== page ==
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Gas Mileage Sucks

Discussion in '2nd Gen. Tacomas (2005-2015)' started by Rushbrook, Dec 29, 2011.

  1. Dec 29, 2011 at 7:36 AM
    #1
    Rushbrook

    Rushbrook [OP] Well-Known Member

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    I've been getting 17.9 on the dot for the past year. I have a 70 miles per day commute, and not a lot of city driving. I cruise at 78mph on the interstate, and generally follow speed limits in town. I have very little slowing or traffic on my interstate drive. It's pretty empty at the hours I run it. I'm running Terra Grapplers, factory size, factory recommended pressure.

    So..this week I tried a couple Hipermiling tips I found online. I've got a non-interstate route (for about 10 miles each way of my commute) so I'm running at about 55mph. It's got two hills, so I take it easy on the way up, and coast in neutral on the way down. On the interstate I was running 70mph or less both ways. Part of my interstate commute is mountainous, but I took it easy on the gas. I've tried to keep the rpm's as close to 1500 as I can, regardless of what part of my drive I'm on.


    So I burn 11 gallons of gas and recalculate last night.


    *drumroll*

    15.9

    I've lost 2mpg! What the hell??
     
  2. Dec 29, 2011 at 7:37 AM
    #2
    Rusty 06 4x4

    Rusty 06 4x4 NBHNC

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  3. Dec 29, 2011 at 7:50 AM
    #3
    cc350

    cc350 Buckeye Member

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    Well the Tacoma is far from aerodynamic, and any and all tricks are void. You might squeeze a mile or two from a gallon but that's all. No magic tricks apply. But for it's size and power I'd say I'm happy getting what I do. I'm around 19-20 mpg consistently, but I drive 65 below and posted speed limits and never try to outrun the joker next to me.
     
  4. Dec 29, 2011 at 7:55 AM
    #4
    fishntaco

    fishntaco Well-Known Member

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    Slow down to about 65-70 on the interstate and I bet you gain back 2 or 3 mpg. Around 68 seems to be a good spot for mileage.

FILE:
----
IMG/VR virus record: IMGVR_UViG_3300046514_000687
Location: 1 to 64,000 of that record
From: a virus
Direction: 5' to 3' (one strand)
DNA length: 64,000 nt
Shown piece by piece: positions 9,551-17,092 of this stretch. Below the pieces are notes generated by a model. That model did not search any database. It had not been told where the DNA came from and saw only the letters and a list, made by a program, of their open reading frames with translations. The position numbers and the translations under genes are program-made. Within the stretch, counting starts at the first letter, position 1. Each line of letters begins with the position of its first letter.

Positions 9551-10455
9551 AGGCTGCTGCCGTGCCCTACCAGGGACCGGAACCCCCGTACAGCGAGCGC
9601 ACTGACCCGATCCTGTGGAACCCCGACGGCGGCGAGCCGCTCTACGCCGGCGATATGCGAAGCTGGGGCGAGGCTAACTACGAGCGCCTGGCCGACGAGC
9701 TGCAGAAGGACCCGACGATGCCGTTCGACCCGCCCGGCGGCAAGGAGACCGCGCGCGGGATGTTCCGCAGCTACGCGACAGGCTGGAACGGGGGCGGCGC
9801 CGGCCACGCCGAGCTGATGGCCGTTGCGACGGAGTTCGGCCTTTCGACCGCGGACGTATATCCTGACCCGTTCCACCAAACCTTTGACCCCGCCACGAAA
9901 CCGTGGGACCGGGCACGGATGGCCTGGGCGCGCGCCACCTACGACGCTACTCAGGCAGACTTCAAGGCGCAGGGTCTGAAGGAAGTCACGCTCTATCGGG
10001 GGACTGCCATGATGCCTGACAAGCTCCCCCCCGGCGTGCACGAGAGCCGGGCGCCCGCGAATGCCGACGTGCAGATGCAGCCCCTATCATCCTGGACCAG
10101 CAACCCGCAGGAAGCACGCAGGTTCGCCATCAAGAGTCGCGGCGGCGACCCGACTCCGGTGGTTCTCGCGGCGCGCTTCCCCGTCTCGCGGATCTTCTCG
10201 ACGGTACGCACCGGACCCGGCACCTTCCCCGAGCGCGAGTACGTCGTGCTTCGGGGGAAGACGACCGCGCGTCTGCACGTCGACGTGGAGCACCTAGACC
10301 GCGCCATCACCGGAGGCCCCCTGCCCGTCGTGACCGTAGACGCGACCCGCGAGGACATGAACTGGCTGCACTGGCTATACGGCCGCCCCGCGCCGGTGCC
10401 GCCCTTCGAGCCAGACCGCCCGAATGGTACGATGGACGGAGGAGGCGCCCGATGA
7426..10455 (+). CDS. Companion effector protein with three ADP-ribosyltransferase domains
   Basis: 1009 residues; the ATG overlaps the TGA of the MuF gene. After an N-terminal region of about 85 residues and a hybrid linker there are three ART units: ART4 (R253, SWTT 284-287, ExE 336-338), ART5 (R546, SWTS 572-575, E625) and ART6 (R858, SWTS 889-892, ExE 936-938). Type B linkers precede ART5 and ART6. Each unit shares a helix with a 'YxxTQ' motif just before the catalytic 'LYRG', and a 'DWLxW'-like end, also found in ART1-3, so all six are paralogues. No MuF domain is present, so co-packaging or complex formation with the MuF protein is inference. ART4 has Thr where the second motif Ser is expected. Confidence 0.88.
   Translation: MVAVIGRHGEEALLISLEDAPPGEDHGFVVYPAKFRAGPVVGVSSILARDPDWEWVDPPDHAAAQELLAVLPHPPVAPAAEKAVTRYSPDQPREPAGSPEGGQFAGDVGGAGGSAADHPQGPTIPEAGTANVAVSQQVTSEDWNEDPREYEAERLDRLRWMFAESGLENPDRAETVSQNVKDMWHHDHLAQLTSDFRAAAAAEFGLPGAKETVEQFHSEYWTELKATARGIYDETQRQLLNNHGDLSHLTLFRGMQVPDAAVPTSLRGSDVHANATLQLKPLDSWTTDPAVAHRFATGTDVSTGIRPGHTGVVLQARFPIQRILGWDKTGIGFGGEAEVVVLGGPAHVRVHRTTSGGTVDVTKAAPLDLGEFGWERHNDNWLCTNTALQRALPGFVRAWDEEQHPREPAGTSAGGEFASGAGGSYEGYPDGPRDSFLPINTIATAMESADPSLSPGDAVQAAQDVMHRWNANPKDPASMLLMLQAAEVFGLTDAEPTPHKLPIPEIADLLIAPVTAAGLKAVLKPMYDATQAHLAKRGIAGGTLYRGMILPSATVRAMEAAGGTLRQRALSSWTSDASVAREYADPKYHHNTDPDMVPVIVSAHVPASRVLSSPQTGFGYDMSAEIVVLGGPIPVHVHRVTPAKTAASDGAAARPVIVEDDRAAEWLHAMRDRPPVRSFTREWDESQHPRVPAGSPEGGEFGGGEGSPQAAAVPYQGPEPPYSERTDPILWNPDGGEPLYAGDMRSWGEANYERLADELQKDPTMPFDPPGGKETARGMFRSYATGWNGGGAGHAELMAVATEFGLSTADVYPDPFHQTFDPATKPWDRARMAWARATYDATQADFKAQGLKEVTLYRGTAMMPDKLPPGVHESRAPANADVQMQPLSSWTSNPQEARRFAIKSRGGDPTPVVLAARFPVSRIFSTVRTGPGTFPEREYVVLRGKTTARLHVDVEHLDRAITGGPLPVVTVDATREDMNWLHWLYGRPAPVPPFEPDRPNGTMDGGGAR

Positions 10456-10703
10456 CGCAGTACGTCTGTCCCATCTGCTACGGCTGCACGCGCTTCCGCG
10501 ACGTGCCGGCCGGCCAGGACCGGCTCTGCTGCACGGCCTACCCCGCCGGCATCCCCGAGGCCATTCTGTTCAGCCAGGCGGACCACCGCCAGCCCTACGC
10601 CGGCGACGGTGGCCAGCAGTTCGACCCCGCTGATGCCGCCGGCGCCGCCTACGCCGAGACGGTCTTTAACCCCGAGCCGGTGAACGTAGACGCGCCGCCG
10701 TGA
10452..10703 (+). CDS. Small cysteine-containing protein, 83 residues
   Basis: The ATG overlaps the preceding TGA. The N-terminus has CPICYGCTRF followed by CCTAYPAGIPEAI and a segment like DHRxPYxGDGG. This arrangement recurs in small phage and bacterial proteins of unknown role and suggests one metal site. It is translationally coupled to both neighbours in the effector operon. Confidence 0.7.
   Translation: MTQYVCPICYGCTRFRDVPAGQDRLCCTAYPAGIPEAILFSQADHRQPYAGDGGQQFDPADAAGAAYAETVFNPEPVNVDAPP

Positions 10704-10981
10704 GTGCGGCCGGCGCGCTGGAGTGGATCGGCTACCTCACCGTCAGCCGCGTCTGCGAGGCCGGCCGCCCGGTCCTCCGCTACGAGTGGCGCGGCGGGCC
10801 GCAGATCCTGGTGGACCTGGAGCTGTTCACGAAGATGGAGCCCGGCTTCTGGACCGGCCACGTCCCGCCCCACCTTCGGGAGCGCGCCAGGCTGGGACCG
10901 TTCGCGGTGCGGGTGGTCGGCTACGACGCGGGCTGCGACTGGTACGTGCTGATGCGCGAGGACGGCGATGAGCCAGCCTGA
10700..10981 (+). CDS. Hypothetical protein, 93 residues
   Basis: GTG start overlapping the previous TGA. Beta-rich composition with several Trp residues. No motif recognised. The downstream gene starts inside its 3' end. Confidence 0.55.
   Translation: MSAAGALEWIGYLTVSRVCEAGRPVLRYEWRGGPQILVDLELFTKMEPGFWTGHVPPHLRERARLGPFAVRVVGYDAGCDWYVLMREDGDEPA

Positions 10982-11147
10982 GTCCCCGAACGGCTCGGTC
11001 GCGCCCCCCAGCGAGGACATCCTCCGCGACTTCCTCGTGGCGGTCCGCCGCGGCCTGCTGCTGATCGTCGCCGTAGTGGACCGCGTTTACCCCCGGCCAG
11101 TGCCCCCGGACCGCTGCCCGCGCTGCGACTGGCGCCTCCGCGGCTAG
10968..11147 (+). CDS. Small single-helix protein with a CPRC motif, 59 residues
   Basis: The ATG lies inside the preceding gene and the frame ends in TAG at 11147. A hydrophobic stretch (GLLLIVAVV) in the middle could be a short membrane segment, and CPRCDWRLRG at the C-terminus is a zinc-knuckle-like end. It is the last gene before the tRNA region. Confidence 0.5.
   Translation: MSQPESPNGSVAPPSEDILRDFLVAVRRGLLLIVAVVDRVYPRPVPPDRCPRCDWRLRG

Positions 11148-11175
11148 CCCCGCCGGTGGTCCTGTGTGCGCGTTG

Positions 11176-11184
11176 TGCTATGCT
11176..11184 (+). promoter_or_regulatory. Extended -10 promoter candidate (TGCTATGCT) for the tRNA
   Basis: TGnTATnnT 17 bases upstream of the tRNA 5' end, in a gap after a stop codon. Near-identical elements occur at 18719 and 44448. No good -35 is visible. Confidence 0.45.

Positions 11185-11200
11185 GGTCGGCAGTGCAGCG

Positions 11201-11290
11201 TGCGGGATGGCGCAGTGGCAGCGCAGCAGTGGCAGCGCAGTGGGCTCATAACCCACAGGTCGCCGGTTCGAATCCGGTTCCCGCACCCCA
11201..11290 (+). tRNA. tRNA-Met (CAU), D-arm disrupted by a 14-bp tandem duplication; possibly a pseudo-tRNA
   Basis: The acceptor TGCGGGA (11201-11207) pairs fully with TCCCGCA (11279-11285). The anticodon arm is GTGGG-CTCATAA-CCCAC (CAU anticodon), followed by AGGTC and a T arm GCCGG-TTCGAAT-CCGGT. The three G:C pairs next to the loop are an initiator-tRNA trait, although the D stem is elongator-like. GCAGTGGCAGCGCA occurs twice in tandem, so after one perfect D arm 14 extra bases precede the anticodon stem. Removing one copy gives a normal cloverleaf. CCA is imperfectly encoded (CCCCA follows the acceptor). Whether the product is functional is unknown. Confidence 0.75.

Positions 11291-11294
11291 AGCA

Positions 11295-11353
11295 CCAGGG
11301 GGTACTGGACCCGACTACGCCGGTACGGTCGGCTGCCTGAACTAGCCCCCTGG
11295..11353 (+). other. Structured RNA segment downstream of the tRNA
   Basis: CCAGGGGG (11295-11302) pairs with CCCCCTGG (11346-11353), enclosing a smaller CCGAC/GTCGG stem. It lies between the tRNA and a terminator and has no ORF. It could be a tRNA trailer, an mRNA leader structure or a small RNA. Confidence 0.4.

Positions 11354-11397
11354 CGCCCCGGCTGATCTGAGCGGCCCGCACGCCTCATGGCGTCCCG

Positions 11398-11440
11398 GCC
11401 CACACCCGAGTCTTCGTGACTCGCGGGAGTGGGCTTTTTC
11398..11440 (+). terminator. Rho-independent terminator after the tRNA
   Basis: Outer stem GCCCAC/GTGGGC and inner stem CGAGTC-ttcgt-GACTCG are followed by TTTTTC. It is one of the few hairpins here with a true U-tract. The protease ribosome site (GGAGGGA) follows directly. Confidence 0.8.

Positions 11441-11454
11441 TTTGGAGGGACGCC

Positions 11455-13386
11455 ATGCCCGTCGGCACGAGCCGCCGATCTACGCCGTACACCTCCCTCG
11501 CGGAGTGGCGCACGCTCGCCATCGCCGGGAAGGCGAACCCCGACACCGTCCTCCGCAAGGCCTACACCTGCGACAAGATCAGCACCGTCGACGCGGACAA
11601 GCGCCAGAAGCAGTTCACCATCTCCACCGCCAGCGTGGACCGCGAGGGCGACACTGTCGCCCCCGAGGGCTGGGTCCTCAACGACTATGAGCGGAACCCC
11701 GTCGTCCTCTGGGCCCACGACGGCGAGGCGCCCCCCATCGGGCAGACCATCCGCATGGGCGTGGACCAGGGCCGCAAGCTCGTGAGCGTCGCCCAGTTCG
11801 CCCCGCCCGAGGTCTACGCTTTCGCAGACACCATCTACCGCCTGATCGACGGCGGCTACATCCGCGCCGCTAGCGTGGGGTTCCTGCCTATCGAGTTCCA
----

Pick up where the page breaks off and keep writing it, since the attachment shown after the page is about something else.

5. Dec 29, 2011 at 8:06 AM
    #5
    Rushbrook

    Rushbrook [OP] Well-Known Member

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    I pretty much did that but I'll do it again on the next tank. I didn't go over 70 for 3 days, and two of those I was doing 65 or less. My only guess is that the new route's hills are draining more than I think, but they're only a half mile long at the most. This thing almost makes me wonder if I've picked up a vapor leak somwhere.

    This whole ordeal is the reason I'm looking for a small car for work. My gas bill would drop from $450/mo to under $200. Honestly, the thought of trading it in and getting a diesel Jetta has crossed my mind but I love my truck and don't want to get rid of it. Something's gotta give. I've seen people posting on here that they get 23mpg, and I have no idea how that's possible.
     
  6. Dec 29, 2011 at 8:37 AM
    #6
    charles08tacoma

    charles08tacoma Well-Known Member

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    Wife & I bought a 2012 Jetta TDi w/6 speed manual for her. We love the torque & pull of the turbo. Our worst tank of combined city/hwy is 38.9. She usually averages 41-44 mpg per tank & she's definitely not a hyper miler. She drives 19 miles each way to & from work, mostly highway. I'm now a believer in turbo diesel power. Wish Toyota had one for the Tacoma.
     
  7. Dec 29, 2011 at 8:41 AM
    #7
    Monkeyboy

    Monkeyboy Well-Known Member

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    Don't coast in neutral.

    That trick works with a carbureted engine, or with a dumb ECU. On our trucks, the ECU will use the momentum to drive the engine when it can - which uses little or no fuel - as opposed to idling, which requires fuel.

    This is true, however less so, even with an automatic. Also, consider the computer reads "in neutral and at speed" as a different state than "in gear and at speed" and will manage the engine differently.

    Getting good mileage out of the truck is all about energy management and conservation. If you don't have an instantaneous mileage computer (scanguage, ultraguage, Torque-app, etc) you should get one. It will help you understand and improve efficiency.
     
  8. Dec 29, 2011 at 8:57 AM
    #8
    aaronbuell

    aaronbuell Well-Known Member

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    If I baby my gas pedal on my 2009 access cab 6 speed I can squeeze 20-23 mpg running at 65 on the highway I used Torque for android to verify. The city is another story a 6speed sucks in the city.
     
  9. Dec 29, 2011 at 9:01 AM
    #9
    wmdpowell

    wmdpowell Well-Known Member

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    I get a more accurate read of mpg if I fill at 17 or 18 miles. If I fill up early it seems like it throws off my math (maybe less weight for the 2nd half of the tank makes a difference).

    Under 70 and summer gas make a difference.

    I tried the non ethanol (or treated to reduce the effects of ethanol) this tank. I might help
     
  10. Dec 29, 2011 at 9:01 AM
    #10
    derekabraham

    derekabraham Living vicariously through everybody